EDMONTON — Thirteen additional charges have been laid against two teenagers who fled a youth facility and ended up accused in the slayings of an Edmonton-area couple three months ago.
One youth is charged with first-degree murder in the deaths of Susan Trudel and Barry Boenke; the other is charged with being an accessory to murder.
On Tuesday, additional charges of break and enter and theft were laid against the teens, who can’t be named.
Meanwhile, changes to the Bosco Homes facility the youths fled from are starting to take shape.
Bosco officials say that since the incident, a path has been cleared for installation of a fence around the facility for troubled teens.
They say a chain-link fence will be put in place around the perimeter of the building within two weeks and magnetic locks will be installed on some of the doors.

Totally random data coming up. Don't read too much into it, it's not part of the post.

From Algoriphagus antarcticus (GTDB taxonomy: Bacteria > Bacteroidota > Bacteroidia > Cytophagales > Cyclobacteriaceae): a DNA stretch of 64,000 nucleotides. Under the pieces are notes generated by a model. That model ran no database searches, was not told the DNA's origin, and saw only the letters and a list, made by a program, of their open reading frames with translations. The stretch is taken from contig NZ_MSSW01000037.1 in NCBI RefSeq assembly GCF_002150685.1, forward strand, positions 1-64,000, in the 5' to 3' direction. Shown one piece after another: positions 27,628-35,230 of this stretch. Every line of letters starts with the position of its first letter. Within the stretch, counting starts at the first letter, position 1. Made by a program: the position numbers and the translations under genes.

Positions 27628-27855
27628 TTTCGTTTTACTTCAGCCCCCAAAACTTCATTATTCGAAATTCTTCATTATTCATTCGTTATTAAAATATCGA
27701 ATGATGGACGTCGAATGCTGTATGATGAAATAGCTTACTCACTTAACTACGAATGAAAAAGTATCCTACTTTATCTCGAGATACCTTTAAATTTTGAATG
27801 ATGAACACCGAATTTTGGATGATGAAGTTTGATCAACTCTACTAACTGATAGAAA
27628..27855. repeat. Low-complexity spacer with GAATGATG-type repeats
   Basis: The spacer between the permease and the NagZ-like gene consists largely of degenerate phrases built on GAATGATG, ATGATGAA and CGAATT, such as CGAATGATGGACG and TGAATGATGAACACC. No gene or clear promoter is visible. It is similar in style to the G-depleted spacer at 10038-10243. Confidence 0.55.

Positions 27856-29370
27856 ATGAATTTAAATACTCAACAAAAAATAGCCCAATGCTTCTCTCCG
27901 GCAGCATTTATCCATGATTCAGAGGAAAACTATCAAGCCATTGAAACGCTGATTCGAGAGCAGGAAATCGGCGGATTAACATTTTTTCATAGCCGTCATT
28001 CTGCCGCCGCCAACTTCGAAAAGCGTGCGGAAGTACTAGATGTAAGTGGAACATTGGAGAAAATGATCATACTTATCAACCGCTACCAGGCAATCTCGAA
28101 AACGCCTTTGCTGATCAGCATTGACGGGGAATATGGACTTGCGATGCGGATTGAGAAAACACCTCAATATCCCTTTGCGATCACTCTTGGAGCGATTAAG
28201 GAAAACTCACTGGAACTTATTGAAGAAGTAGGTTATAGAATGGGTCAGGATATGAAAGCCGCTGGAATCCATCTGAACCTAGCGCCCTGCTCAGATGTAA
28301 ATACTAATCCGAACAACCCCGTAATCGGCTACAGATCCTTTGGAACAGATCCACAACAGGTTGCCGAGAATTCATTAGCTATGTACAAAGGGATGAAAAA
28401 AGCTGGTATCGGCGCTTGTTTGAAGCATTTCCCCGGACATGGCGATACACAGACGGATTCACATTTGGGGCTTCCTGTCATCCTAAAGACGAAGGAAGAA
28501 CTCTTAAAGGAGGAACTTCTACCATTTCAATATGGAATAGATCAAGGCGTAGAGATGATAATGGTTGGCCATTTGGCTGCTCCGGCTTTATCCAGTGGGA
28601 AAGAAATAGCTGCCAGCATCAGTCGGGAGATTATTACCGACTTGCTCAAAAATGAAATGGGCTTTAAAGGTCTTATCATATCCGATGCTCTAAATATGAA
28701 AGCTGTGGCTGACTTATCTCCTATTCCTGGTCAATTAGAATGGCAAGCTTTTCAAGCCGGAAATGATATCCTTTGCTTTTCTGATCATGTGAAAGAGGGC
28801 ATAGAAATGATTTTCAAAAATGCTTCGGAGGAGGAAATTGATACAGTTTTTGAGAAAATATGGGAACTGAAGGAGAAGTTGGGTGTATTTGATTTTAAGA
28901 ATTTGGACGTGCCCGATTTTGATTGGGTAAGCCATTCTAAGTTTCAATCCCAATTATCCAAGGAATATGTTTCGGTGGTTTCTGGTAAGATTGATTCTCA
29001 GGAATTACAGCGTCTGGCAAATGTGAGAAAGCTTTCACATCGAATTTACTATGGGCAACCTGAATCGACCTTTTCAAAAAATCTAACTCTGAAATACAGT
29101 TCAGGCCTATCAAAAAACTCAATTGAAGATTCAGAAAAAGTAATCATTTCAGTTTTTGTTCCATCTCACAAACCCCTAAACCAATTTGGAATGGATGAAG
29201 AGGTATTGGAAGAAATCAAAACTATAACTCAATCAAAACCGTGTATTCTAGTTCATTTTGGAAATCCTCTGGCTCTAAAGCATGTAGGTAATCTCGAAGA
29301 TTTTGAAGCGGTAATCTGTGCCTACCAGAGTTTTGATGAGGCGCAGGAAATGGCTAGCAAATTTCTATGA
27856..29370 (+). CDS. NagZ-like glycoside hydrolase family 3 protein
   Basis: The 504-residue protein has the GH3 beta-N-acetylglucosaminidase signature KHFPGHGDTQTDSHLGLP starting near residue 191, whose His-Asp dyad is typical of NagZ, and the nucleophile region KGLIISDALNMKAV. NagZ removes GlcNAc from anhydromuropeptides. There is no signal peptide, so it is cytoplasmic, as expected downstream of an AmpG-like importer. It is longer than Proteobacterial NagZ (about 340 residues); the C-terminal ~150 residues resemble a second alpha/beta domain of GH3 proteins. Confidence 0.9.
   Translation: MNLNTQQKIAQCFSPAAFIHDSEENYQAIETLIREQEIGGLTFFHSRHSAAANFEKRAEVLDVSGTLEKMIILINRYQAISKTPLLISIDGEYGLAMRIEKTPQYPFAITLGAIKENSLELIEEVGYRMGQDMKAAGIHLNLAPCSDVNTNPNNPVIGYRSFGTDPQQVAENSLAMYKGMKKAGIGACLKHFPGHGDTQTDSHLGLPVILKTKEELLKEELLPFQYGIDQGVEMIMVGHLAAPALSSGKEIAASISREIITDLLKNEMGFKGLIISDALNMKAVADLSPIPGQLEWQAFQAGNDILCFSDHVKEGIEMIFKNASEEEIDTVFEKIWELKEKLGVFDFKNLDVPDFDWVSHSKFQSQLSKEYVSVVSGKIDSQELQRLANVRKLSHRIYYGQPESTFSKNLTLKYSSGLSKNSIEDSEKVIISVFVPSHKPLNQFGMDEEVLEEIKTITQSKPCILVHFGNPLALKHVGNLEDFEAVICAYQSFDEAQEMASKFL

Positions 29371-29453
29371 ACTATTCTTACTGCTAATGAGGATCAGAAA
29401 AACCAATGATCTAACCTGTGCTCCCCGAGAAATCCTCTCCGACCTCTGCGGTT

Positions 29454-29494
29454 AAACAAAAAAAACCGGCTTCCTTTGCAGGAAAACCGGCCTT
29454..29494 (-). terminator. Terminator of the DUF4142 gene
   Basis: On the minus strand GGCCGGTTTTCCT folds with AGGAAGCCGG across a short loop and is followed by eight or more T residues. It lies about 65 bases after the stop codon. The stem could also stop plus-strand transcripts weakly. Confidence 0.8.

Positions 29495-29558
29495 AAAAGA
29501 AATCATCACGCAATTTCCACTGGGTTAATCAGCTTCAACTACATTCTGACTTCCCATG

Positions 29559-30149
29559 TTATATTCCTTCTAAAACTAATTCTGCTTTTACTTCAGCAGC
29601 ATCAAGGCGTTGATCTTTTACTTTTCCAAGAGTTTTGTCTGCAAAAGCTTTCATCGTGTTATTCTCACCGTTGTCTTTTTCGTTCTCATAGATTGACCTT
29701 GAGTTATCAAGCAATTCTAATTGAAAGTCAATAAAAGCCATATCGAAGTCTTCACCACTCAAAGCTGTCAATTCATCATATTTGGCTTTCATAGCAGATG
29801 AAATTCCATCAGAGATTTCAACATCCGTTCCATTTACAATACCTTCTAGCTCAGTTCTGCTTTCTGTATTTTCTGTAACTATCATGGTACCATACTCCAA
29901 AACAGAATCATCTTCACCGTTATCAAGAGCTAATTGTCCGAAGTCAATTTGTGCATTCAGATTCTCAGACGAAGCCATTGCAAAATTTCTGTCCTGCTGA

The changes were previously announced by the facility back in late June after area residents met with facility officials to discuss safety concerns.
Area residents say they’re happy a fence is going in, but they’d rather see one that is topped by a pipe that rolls.
“So when anyone tries to climb it, they put their hand on it and it just rolls off,” said Jim Stephens, spokesman for the Strathcona Residents’ Association.
Bosco officials don’t support that.
“This is not a young offenders program, what they are asking for is a prison fence,” said Gus Rozycki, executive director of Bosco Homes.
“Do these children have any rights, do they have to be further abused by placing them in something that looks more like incarceration than protection?”
Psychologist Tanya Spencer agrees with Rozycki, saying the sight of a large fence draped around the property would only hurt the youth.